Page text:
Keeping a Journal or Diary

A Life of One’s Own: Part Five
I’ve been writing a series of essays based on Marion Milner’s book A Life of One’s Own1. Milner was a British Psychoanalyst. She lived from February 1, 1900 to May 29, 1998. When Milner was 27 years old, she began keeping a record of “what kinds of experience” made her happy. Seven years later, Milner published her findings. 

This post focuses on keeping a diary or a journal. Milner found keeping a diary central to discovering what made her happy and in “finding and setting up a standard of values that is truly one’s own and not a borrowed mass-produced ideal.” I’m using the word journal and dairy interchangeably. (Some may see differences between a diary and a journal, but some of these differences may be invented.)2

There is not one perfect way to keep a journal or diary. In fact, I encourage an expansive view of journaling verses limiting ourselves to one notebook with daily entries. I use a combination of Moleskine notebooks, legal pads, Evernote (electronic), and sometimes I use early drafts of my blog posts to record thoughts and ideas. More polished versions of my ideas make it to publication. I’ve also done formal day-by-day journaling, but find this challenging (although much of what I write could simply be added to a daily journal or diary). But, I tend to be more scattered in my thinking — so I have notes everywhere!

Journaling or writing helps us process our thoughts and feelings as well as interpret or capture the world around us. Anything from writing on a scrap of paper to be dropped in the shredder to small entries in a notebook to more involved journaling like Julia Cameron’s “morning pages”3 or the impressive John Quincy Adams Diaries (which I’ve written about in this blog – click here) can be valuable to our ability to process life. Writing can move ideas that may be collecting dust in our heads to the paper and then to meaningful outcomes. It can also help us overcome some of the rumination and mental clutter that robs of our joy.

The important thing I want to convey is writing can be a helpful exercise – even if you only write a couple lines at a time. In fact, Milner points out she had stretches of time where she had limited or no writing. That’s normal. I encourage you to write or record something today, even on a scrap of paper. Don’t try to evaluate — just record what happened. There is a lot of insight and internal power that flows just from observing and then writing down your observations. We can then strive to write and record more frequently. And then, we may quit writing. And then, start writing again. In this process, you may discover a little more about you, what makes you happy, and find A Life of One’s Own.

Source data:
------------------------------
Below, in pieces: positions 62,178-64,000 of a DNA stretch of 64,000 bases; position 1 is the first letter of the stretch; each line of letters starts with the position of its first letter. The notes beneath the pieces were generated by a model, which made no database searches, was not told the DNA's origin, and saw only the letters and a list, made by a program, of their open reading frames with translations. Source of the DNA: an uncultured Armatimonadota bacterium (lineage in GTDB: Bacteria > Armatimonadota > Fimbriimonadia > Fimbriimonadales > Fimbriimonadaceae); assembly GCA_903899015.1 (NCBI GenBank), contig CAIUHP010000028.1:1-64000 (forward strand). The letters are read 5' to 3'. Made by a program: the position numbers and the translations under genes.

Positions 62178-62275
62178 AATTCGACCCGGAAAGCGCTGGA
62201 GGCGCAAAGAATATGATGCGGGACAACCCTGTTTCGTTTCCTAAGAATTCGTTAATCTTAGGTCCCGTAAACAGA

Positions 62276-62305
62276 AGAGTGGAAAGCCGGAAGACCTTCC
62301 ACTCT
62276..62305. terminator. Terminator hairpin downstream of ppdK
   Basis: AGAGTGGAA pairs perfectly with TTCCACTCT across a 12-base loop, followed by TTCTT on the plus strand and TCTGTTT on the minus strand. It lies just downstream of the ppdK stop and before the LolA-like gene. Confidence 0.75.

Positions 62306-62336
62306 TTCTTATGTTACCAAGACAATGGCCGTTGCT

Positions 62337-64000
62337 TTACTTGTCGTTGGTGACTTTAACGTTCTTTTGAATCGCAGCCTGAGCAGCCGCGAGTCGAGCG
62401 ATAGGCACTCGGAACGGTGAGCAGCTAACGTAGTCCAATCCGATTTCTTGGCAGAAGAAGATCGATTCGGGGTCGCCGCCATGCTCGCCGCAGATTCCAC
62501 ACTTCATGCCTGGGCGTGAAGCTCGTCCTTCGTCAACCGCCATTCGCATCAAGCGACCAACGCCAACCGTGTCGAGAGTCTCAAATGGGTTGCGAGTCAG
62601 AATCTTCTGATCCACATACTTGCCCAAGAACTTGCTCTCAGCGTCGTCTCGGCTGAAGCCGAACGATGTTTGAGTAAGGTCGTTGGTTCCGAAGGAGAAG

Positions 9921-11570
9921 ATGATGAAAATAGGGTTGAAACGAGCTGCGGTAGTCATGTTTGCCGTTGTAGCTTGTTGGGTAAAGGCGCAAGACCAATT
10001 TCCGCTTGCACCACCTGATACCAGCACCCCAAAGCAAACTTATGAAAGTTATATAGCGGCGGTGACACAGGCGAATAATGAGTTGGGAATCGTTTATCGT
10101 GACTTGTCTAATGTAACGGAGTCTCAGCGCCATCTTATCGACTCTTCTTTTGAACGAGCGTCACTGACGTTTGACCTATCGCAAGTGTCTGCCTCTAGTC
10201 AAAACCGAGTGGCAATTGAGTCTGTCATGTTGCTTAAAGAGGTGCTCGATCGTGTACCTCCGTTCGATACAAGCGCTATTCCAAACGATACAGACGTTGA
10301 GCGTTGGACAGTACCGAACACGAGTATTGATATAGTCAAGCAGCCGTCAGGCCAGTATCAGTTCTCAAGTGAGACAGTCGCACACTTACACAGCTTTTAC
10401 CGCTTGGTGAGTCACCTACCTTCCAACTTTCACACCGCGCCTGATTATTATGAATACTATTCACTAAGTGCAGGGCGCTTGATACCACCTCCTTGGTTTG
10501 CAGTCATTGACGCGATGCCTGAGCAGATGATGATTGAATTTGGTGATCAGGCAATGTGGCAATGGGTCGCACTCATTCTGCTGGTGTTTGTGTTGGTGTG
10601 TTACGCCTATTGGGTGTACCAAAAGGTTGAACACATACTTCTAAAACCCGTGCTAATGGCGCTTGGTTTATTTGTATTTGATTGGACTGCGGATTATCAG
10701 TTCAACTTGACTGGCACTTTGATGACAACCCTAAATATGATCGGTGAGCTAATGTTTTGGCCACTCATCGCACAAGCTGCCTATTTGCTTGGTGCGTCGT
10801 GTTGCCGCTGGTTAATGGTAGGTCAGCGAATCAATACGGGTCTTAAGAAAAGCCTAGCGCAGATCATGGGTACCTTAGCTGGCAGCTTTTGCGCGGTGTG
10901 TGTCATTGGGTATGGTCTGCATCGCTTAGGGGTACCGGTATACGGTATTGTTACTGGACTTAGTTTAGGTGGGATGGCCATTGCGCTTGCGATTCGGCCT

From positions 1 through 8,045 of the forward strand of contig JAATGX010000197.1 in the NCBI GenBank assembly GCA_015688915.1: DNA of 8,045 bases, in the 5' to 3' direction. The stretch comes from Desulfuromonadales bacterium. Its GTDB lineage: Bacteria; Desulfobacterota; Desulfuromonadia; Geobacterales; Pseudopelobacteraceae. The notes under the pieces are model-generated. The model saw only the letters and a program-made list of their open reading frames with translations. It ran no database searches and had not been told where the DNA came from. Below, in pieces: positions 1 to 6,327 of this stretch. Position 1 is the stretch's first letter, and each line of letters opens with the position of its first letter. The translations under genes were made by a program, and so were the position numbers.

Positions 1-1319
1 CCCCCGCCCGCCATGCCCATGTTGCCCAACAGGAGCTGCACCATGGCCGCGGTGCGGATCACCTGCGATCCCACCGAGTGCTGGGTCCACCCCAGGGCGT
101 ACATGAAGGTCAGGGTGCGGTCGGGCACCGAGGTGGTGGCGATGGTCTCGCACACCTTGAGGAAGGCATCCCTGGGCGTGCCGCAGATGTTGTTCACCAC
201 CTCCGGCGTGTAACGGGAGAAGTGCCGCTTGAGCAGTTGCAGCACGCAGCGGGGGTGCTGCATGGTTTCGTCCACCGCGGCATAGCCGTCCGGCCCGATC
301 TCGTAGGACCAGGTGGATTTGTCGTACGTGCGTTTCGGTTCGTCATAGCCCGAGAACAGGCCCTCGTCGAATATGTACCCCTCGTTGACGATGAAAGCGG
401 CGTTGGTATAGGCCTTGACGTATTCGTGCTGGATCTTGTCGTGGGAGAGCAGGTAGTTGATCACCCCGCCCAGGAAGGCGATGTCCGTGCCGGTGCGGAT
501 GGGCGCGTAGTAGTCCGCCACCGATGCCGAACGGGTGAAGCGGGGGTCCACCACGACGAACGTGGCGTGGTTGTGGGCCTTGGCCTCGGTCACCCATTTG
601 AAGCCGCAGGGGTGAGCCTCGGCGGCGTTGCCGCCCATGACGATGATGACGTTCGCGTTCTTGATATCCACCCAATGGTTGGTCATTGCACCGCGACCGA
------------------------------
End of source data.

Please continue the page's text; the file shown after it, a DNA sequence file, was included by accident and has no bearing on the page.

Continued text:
A Quick Summary of Writing Tips in Keeping a Journal or Diary

  1. Just write. It doesn’t have to be perfect.
  2. Write what you want to write. Don’t write for an audience.
  3. Allow your goals to change and develop as you continue to write.
  4. Add detail verses generalizations.
  5. Describe verses evaluate experiences.

For those of you looking for the main point of this blog post, I encourage you to exit now.

For those of you interested in diving deeper into journaling and the details of how Milner developed her writing, feel free to continue. (One of the benefits of continuing will be insight into Milner’s remarkable wisdom as you read the quotes form her diary/book.)

The Details
Marion Milner writes a helpful chapter on keeping a diary and it’s value to having A Life of One’s Own and finding happiness. For Milner, writing plays an essential part of these discoveries. In her book, she provides many excerpts of her diary including the very beginning stages of recording parts of her life. I find her starting points and development helpful in trying to figure out what to write about for myself. I’ve included many excerpts from Milner’s book in this post in order to share the process, benefits, and challenges of recording parts of our lives. I have reorganized some of these entries and given them headings to make them easier to follow in a blog post.